Mundgod: The Tranquil Heart of Tibetan Culture in India

Known as "Mini Tibet," Mundgod, nestled in the state of Karnataka, has transformed from a nondescript panchayat town into a vibrant repository of Tibetan life and culture. While Dharamshala might be India's little Lhasa, Mundgod holds the title of "Mini Tibet in Exile." It's important to note that Mundgod is not the headquarters of His Highness, the Honorable Dalai Lama, the revered Tibetan political and spiritual leader.

Mundgod's Unique Appeal:

A Journey Through Transformation

Once an inconspicuous town, Mundgod now stands as a testament to the resilience of Tibetan refugees, showcasing their lifestyle and aspirations as they transition from tradition to modernity. The name "Mini Tibet" is indeed well-earned.

The Gift of Land and Settlement

In 1966, the Government of Karnataka generously provided 4,000 acres (16 square kilometers) of predominantly forested land near Hubli, adding to the four other Tibetan settlements in the state. This marked the birth of the Doeguling Tibetan Settlement in Mundgod, which has since become the world's largest concentration of Tibetan refugees, numbering over thirteen thousand.

A Special Permit for Visitors

To visit this captivating place, foreigners require a special permit, a process that typically takes 2 to 3 months through the Indian Home Ministry. However, once obtained, this pass remains valid for a year, allowing visitors to explore Mundgod at their convenience.

General Information:

Settlement Statistics

  • Initial Population: 4,302
  • Present Population: 13,400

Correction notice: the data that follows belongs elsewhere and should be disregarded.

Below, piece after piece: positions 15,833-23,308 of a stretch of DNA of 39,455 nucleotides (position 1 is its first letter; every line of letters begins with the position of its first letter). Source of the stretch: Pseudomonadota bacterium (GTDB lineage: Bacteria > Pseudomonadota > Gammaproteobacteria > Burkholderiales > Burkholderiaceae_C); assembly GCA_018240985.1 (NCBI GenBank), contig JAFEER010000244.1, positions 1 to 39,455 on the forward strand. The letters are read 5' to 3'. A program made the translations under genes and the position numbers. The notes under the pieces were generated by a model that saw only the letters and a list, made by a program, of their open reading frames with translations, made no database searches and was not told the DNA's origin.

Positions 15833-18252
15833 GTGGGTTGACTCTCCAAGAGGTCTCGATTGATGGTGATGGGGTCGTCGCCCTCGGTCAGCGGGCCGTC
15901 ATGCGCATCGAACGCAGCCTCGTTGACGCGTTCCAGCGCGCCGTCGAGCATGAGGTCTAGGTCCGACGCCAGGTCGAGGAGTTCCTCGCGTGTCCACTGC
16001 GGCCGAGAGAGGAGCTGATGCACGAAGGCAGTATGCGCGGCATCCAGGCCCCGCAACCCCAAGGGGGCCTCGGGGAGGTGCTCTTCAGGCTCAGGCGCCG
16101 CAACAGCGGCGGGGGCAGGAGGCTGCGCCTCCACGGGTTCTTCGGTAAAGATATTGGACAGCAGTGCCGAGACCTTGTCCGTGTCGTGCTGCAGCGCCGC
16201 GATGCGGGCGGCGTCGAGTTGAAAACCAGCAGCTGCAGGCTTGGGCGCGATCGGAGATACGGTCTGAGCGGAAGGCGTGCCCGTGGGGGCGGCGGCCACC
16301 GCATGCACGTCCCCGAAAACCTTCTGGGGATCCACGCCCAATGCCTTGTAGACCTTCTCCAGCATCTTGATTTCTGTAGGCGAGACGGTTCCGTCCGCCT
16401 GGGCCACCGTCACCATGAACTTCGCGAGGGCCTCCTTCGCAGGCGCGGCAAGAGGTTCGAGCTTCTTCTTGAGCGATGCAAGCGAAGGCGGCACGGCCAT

• Total Tibetan Refugees in India: 85,000

A Complex Network of Villages

The Doeguling Tibetan Settlement encompasses 11 villages, with two, Drepung and Ganden, exclusively reserved for monasteries. These villages are spread across various locations, with an average distance of 4 to 6 kilometers between them. Each village has its elected leader, making key decisions for their respective communities.

Monastic Centers

The settlement hosts seven monasteries:

Mundgod is a notable hub for monastic education, with the Doeguling Monastic University mirroring Tibet’s historic Doeguling Monastic University, destroyed by the Chinese in 1959. Here, over 4,000 student monks from various countries receive rigorous Mahayana-Buddhist theological education while leading a simple monastic life. The settlement boasts more than 8,000 resident monks.

A Hub for Education and Healthcare

Mundgod offers a high school, several lower-grade schools, a modern allopathic hospital, and a Tibetan Medical and Astrological Institute. Additionally, it houses old people’s homes and several cooperative societies.

The Journey of Doeguling Tibetan Settlement

In the early 1960s, the Central Tibetan Administration proposed the establishment of settlements to the Government of India. In response, the Government of India, in consultation with the state government of Karnataka, allocated 4,000 acres of mostly forested land near the Taluk village in North Kanara district. Thus, in 1966, Doeguling Tibetan Settlement in Mundgod was born. Initially, settlers lived in tents and bamboo huts, receiving free dry rations and working cooperatively.